International Satoyama Intiative

IPSI, the International Partnership for the Satoyama Initiative, promotes collaboration in the conservation and restoration of sustainable human-influenced natural environments (Socio-Ecological Production Landscapes and Seascapes: SEPLS) through broader global recognition of their value.

Development of Integrated Water Resource Strategy and monitoring of wetlands and river catchments of Laikipia County, Kenya

Lead organization: KENWEB

Other participating organizations: Laikipia Wildlife Forum (LWF)

Completed

This activity was reported as completed as of April 2016, with the development of the Strategy. A report on the project and its output is available for download here: Development of Water Strategy Laikipa Completion Form

Proposal

Activity Proposal

Background

Laikipia County is lowland with numerous volcanic ridges cut into by two major rivers Ewaso Narok and Ewaso Nyiro with various tributaries flowing down from the Aberdares and Mt. Kenya. The Ewaso Narok River sustains Ewaso Narok and Rumuruti forests, Ngare Narok swamp and flows through several ranches and finally joining Ewaso Nyiro river. These riverine, wetland and forest ecosystems support a myriad of socio-economic activities of forest users, pastoralists and farmers and maintain a great number of wildlife. The Laikipia County possesses the highest population of wildlife in the country outside protected areas. The county is largely water scarce and thus human-wildlife and social water users conflicts are of major concern.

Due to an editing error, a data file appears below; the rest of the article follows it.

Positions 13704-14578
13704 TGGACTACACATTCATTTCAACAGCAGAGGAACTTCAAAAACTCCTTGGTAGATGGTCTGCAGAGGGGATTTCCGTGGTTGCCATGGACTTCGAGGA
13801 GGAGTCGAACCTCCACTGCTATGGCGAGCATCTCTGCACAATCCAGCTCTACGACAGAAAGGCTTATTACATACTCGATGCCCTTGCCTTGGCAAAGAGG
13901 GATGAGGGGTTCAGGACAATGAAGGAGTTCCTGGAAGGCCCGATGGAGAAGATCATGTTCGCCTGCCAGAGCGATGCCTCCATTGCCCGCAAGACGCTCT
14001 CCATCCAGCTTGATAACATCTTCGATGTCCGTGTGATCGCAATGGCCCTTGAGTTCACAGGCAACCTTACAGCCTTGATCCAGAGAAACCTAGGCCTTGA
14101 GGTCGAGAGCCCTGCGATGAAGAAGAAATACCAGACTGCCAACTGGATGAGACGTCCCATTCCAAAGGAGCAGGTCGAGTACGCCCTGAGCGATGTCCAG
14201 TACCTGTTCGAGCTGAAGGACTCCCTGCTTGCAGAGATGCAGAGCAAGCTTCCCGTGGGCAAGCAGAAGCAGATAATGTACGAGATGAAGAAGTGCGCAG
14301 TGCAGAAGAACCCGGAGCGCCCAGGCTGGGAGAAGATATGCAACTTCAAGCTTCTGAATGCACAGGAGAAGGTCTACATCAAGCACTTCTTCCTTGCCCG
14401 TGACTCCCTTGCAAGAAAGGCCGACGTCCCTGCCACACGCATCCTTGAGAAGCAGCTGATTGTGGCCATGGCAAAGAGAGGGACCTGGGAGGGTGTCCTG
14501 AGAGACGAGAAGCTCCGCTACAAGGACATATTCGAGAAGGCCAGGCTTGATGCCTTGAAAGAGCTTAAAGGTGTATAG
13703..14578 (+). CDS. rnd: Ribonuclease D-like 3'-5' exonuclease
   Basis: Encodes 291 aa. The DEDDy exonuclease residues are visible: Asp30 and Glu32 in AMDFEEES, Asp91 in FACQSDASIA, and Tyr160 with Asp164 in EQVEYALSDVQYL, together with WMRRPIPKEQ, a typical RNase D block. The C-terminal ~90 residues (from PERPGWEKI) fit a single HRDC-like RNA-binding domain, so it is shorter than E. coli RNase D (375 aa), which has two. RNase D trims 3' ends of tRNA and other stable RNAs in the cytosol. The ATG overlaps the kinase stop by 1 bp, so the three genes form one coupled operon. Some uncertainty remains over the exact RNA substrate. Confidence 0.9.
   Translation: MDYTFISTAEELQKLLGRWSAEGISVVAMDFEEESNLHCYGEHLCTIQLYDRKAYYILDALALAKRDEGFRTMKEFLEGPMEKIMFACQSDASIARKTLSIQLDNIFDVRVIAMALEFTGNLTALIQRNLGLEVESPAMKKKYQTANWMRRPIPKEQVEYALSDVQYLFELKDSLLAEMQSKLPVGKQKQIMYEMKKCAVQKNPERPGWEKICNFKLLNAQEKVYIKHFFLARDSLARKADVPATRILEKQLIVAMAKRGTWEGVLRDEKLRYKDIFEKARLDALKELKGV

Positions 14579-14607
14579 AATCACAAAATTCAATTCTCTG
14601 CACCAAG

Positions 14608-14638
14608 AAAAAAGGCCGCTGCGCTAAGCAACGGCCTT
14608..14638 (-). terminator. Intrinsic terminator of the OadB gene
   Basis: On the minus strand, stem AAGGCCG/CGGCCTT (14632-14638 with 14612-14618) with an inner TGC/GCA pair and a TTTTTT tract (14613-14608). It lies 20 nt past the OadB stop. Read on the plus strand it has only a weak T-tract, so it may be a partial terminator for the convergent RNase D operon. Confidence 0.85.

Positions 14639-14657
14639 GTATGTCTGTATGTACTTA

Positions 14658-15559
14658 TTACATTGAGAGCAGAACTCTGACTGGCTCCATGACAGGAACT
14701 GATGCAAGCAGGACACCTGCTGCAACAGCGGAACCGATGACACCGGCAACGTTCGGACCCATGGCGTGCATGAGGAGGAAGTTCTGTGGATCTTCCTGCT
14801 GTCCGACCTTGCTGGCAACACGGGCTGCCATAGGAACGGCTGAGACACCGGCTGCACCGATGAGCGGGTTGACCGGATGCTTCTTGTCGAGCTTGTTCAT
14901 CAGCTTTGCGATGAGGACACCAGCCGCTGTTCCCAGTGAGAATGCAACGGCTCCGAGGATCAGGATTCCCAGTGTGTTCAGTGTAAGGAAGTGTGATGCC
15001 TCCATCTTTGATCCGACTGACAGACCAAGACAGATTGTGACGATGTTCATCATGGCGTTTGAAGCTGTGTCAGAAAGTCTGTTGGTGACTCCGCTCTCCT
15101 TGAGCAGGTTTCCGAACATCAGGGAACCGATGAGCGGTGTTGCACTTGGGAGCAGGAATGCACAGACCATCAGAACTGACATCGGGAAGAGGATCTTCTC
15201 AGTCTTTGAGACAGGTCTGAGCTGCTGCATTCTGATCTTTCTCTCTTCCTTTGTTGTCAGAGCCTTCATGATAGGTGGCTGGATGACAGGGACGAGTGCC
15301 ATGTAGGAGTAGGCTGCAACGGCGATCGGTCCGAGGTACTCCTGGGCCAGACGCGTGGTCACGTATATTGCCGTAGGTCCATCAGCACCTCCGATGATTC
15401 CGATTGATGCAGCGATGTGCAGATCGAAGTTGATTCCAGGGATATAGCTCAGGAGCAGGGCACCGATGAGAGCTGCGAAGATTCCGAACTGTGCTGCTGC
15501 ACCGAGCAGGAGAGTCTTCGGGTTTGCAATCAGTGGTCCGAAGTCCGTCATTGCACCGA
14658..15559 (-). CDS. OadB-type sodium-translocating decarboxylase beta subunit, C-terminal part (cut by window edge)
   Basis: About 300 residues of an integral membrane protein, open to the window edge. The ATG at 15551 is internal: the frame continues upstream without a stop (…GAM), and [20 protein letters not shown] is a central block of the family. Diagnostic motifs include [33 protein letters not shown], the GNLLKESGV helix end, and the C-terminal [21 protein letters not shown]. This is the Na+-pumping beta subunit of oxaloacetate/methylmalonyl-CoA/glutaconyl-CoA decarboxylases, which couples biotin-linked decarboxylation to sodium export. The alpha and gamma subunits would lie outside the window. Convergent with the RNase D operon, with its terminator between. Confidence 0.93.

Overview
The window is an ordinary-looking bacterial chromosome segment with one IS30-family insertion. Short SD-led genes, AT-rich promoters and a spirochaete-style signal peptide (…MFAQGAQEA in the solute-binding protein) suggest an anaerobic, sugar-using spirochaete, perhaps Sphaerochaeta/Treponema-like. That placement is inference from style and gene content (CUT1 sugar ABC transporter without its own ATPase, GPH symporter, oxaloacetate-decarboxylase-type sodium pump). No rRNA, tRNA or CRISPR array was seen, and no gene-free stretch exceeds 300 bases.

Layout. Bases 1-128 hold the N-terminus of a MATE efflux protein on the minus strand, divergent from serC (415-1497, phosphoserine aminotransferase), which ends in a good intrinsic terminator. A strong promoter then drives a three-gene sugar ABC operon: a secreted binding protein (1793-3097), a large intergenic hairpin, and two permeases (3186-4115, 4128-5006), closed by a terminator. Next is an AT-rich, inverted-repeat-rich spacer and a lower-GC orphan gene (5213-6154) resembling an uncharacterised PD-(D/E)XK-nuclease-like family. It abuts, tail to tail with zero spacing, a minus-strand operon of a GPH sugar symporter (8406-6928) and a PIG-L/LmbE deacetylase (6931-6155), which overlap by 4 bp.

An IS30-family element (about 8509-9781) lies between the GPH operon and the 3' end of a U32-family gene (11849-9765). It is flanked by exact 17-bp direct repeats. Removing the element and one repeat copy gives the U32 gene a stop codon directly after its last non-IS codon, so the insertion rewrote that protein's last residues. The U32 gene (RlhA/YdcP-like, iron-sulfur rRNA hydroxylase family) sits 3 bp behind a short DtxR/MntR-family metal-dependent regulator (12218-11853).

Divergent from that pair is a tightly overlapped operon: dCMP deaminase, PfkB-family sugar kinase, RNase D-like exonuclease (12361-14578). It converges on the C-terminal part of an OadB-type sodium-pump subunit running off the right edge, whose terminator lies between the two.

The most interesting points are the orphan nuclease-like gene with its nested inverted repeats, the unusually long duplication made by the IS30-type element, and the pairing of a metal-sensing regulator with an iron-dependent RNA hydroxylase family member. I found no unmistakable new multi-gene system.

At present, the water resources of the rivers and wetlands are managed by the Water Resource Management Authority (under the Ministry of Environment, Water and Natural Resources) who in turn engage local communities to form Water Resource Users Associations (WRUAs). 25 WRUAs operate in the Laikipia County with the responsibility to manage water allocation and use. The allocation of water has generated much conflict between farming communities located in the upper zones of the river and the pastoral groups in the lower sections. Various partners have worked with the communities to enable equity in water sharing and to maintain its quality and the integrity of riparian and catchment areas.

The Kenya Wetlands Biodiversity Research Group (KENWEB) has worked in Laikipia wetlands and associated riverine ecosystems providing information for improved conservation of biodiversity and for the development of the Kenya Wetlands Atlas, a project of the Ministry of Environment, Water and Natural Resources.

The Laikipia Wildlife Forum (LWF) is involved in the monitoring and management of forest, rangeland and wetlands in the upper Ewaso Ng’iro basin, much of which lies in Laikipia County. Due to the high demand for improved support in the water management, water program was set up and has supported WRUAs in a variety of activities including governance issues for registration of the associations, rainwater harvesting among others. Many WRUAs have existed for close to 10 years and have a variety of specific needs depending on the size and volume of the river catchment that they are located. In order to adequately support integrated water resource management of this region, LWF and KENWEB have proposed to work together on an IWRM strategy for the Laikipia county to enable development partners invest on building up community ability to manage scarce resources based on particular water needs of each WRUA and the environment to maintain biodiversity.

Objectives and Methology:

This project supports the following Satoyama Initiative activity clusters 1/ knowledge Facilitation, 2/ Policy Research, 3/ Research for Indicators and 4/ Capacity Building.